When the device with the reservoir is activated, the flow of cleaning composition is directed into the reservoir. Preferably, therefore, the reservoir is provided with at least one vent to allow the reservoir to fill without unwanted pressure build-up. The vent may take the form of one or more small holes positioned out of the region of the main flow of the cleaning composition. The or each vent may be provided with a ball valve to prevent the cleaning composition from escaping.
The reservoir may be made big enough so that it can hold a number of doses of the cleaning composition. Alternatively, it may be removable from the device to allow the reservoir to be emptied. Alternatively, the reservoir may be provided with a cleaning composition outlet which is openable to empty the cleaning composition from the reservoir.
At least a portion of the reservoir may be translucent to allow the user to see the dirt which has been removed from the surface, and to gauge when the reservoir requires emptying.
Examples of devices in accordance with the present invention will now be described with reference to the accompanying drawings, in which:
FIG. 1 is a cut away perspective view of a bottom part of a first device;
FIG. 2 is a cross-section through the bottom part of a second device;
FIG. 3 is a cross-section through a bottom part of a third device;
FIG. 4 is a cut away perspective view of a bottom part of a fourth device;
FIG. 5A is a cut away cross-section of the bottom part of a fifth device (with the device being shown in an inverted configuration);
FIG. 5B is a plan view of the sponge for use in FIG. 5A in a collapsed configuration;
FIG. 5c is a perspective view of the sponge in an expanded configuration; and
FIGS. 6A to 6C are schematic cross-sections showing the operation of a sixth device.
The cleaning device is arranged to dispense a cleaning composition from a pressurised container. The cleaning composition and pressurised container are as follows:--
The cleaning composition to be used is a liquid with a kinematic viscosity (as measured by capillary viscometer) at 25° C. of 10000 mm2sec-1 or less, preferably 3000 mm2sec-1 more preferably 1000 mm2sec-1 or less. These preferred viscosities ensure that the composition penetrates soft surfaces such as fabric, upholstery and carpet, readily lifting soil.
The composition of the cleaning composition, as detailed below, does not include in the calculation of percentage by weight any propellant which may be dissolved or dispersed in the cleaning composition when the composition is placed along with propellant in the pressurised container.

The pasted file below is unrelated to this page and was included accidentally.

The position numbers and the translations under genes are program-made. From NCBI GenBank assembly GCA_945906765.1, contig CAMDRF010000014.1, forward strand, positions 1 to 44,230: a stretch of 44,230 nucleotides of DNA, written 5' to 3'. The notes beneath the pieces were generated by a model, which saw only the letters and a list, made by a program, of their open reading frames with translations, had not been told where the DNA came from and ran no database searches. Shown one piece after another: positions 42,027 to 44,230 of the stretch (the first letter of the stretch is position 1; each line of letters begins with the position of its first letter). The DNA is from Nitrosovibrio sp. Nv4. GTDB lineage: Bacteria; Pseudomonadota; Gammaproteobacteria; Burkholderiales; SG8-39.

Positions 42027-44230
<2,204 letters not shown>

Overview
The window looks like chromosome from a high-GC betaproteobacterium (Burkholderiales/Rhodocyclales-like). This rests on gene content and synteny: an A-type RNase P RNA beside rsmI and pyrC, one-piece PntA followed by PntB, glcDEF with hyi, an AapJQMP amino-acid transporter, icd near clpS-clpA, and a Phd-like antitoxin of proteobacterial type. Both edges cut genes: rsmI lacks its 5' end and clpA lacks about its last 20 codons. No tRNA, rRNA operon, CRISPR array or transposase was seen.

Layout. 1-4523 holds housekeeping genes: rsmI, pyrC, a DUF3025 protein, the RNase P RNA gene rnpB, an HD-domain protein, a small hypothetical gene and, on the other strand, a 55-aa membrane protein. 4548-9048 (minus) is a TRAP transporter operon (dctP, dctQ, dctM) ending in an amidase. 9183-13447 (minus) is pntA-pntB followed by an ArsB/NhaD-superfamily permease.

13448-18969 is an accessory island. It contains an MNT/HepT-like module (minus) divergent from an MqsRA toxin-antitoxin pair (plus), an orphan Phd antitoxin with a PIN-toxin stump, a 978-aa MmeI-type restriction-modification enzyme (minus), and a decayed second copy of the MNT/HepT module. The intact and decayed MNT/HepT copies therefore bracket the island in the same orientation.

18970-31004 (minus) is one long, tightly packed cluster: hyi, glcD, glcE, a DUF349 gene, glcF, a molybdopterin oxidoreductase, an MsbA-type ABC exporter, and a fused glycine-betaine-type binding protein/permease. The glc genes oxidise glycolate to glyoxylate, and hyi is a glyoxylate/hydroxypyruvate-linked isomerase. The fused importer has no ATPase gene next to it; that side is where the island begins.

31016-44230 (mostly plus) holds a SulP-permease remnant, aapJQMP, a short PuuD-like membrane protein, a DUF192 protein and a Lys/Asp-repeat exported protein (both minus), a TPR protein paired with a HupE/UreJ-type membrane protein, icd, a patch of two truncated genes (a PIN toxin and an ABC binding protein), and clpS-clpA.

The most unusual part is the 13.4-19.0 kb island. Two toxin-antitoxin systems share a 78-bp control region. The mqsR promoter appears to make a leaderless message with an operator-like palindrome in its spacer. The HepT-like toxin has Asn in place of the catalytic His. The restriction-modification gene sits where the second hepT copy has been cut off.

The cleaning composition is preferably an aqueous composition, by which it is meant that it comprises 60% or more by weight of water, preferably 70% or more, more preferably 80% or more. Suitably the composition comprises less than 99% by weight of water.
Preferably, the cleaning composition is a non-foaming composition. By this, it is meant that any foam generated when the composition is agitated is unstable and collapses within 1 minute of ending agitation, preferably within 30 seconds, more preferably within 10 seconds. This may be suitably measured by placing 100 ml of composition in a 500 ml beaker and whisking it for 30 seconds with a food mixer. Where necessary, the cleaning composition may comprise an anti-foaming agent, such as a polydialkylsiloxane oil, at a level from 0.1 to 2% by weight, preferably 0.2 to 1% by weight, in order to suppress foaming.
The cleaning composition suitably comprises one or more cleaning agents selected from but not limited to surfactants, solvents, enzymes, bleaching agents, germicidal agents, polymers and chelating agents.
The cleaning composition suitably comprises from 0.05 to 10% by weight of surfactant selected from anionic surfactant, cationic surfactant, amphoteric surfactant, zwitterionic surfactant, non-ionic surfactant and mixtures thereof. Suitable surfactants for use as cleaning agents are present at a level to aid in soil removal without generating excessive foam. Preferred are non-ionic surfactants, particularly alcohol alkoxylates. Particularly preferred are the low-foaming ethoxylate/propoxylate non-ionic surfactants.
An organic solvent may be present as 0.1 to 10% by weight of the cleaning composition, preferably 0.2 to 6%, more preferably 0.3 to 4%.
Suitable organic solvents include, but are not limited to alcohols such as methanol, ethanol, propanol, isopropanols, n-butanol, t-butanol, isobutanol; glycols, (poly)ethylene glycol(s), glycol ethers, (poly)propylene glycol(s); ethylene, diethylene propylene, dipropylene and tripropylene glycol ethers (such as methyl, propyl or butyl ethers), hexylcellosolves, butylcellosolves, methylcellosolves, esters, glycol ether esters ketones and mixtures thereof.
The cleaning composition may suitably comprise from 0.1 to 10% by weight of a bleaching agent, preferably from 0.3 to 6%, more preferably from 0.5 to 4%. Suitable bleaching agents are water-soluble peroxides such as hydrogen peroxide, sodium perborate and sodium percarbonate, or mixtures thereof. A preferred bleaching agent is hydrogen peroxide.
The cleaning composition may also suitably comprise from 0.1 to 5% by weight of a germicidal agent, preferably a cationic germicidal agent.